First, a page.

Full disclosure: I’m already a fan of John Birmingham, and I talk to him occasionally on Twitter; so I read A Girl in Time with some preconceptions, and more than a little positive spin on my bias.
Birmo is a big fan of manipulating both time and history in his recent fiction; his very excellent Axis of Time series (three full-length novels and three novellas) plays hard and fast with 21st Century military forces being inadvertently sent back to WWII and the massive fallout from the way those forces align with both Axis and Allies. The alt-history of The Disappearance series (I’ve only read the first one so far) is equally compelling.
He’s a great fan of the pop-culture zeitgeist, and few authors are as adept at dropping hints (and frankly, unsubtle sledgehammers) as to how strongly they have the pulse of the times. A Girl in Time is the latest take on that; we get JB’s typical dives into the vibe of the now, though they don’t quite come as thick and fast as something like Ernest Cline’s Ready Player One (another book I read recently – I know, late to the party).
The rollicking speed of the action recalls the work of Matthew Reilly as well, with barely a breath to be drawn between set pieces and yet another moment of danger. If we’re drawing parallels to Birmingham’s contemporaries (especially the Australians), we’re only missing parallels to Max Barry at this point.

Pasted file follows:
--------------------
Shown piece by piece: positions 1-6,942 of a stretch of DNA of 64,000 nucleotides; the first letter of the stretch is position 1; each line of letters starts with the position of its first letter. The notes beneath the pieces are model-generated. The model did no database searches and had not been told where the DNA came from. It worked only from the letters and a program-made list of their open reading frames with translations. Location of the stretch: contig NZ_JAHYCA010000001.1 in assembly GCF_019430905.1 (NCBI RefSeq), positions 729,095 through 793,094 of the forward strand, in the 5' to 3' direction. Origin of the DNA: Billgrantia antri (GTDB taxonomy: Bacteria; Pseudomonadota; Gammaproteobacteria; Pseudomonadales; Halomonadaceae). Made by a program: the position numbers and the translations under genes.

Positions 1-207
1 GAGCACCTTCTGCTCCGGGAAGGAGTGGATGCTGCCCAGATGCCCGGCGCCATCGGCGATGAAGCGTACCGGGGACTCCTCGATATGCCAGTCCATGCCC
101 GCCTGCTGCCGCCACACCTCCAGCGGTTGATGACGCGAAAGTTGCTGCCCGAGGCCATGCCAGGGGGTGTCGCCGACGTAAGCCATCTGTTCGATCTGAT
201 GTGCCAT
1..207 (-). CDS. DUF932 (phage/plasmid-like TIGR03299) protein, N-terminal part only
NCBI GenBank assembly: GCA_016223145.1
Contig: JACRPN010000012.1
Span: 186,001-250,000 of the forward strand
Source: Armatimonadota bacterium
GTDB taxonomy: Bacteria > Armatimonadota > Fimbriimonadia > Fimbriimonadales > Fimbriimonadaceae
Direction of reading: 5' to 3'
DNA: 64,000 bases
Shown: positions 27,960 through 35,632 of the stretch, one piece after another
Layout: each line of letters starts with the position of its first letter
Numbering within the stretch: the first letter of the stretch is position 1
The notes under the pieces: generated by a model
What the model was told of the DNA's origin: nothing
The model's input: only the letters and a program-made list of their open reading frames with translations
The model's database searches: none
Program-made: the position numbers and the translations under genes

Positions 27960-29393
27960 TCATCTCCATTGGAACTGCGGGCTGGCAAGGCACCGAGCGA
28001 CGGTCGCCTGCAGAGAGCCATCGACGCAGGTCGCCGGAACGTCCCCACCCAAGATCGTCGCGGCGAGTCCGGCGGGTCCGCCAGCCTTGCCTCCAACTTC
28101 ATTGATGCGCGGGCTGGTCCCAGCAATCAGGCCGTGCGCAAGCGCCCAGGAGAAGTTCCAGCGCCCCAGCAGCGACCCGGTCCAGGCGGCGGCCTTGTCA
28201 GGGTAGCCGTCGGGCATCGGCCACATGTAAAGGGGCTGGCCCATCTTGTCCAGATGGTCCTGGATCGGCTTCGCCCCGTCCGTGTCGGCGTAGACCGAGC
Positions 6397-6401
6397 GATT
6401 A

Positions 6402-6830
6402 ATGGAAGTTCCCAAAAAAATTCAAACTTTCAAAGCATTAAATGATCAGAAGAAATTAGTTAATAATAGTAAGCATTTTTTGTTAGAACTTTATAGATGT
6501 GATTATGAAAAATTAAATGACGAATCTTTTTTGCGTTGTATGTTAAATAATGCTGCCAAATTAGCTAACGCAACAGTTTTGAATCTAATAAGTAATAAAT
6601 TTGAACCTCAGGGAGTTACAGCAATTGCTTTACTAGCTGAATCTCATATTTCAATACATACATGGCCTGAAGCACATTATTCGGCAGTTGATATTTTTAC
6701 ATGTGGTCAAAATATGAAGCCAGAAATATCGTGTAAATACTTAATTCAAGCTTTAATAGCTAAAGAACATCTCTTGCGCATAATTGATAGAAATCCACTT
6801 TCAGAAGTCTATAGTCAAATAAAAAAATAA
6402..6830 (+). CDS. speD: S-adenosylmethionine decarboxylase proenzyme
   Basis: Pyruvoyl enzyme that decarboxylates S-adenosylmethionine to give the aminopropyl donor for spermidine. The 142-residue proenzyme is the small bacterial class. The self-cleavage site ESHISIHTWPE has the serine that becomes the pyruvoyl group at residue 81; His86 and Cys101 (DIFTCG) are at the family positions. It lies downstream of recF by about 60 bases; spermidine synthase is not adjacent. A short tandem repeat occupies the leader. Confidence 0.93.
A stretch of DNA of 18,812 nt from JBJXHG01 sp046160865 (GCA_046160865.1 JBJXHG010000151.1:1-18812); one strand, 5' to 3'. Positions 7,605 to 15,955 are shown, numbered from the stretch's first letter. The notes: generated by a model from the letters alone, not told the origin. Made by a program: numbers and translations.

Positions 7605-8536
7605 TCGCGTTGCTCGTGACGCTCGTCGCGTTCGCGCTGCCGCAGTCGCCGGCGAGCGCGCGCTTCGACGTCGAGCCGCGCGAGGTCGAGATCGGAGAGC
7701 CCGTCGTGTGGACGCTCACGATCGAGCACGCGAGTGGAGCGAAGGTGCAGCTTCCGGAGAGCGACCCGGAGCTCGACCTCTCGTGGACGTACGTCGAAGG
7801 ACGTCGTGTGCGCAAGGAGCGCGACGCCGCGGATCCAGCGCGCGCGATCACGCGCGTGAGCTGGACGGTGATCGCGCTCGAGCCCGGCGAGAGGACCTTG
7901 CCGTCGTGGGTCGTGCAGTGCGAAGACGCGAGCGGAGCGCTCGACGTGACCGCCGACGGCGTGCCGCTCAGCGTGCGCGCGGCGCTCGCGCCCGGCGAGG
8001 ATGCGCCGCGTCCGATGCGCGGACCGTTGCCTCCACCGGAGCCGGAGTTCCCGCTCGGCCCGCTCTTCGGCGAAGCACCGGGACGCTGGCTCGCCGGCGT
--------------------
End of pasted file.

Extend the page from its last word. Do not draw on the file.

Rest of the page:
With callbacks to the election of Donald Trump, and what that might mean in an alt-darkest timeline (or maybe this timeline is the darkest) totalitarian USA I have to wonder how long before the election he started writing, and how long after it he finished.
As a part of this rollercoaster, we also visit Victorian England and the dim, dark, dangerous world of late-1800s London, and even take a dive into Spartacus’ Roman times (I fully expected Batiatus to be described looking like John Hannah and Crixus to look like Manu Bennett).
In terms of our protagonists, Cady McCall as our flawed heroine is appealing, appropriately sardonic, driven, and whip-smart, even with her flaws that bring her close to screwing up a few times (who are we dream casting here? Liv Hewson, maybe? Emma Stone in Easy A/Zombieland snark mode?) and Titanic Smith (Jason Momoa with a shorter haircut and no beard?) is a lot of fun with his Western homespun wisdom and hard man attitude.
I’m keen for the next instalment.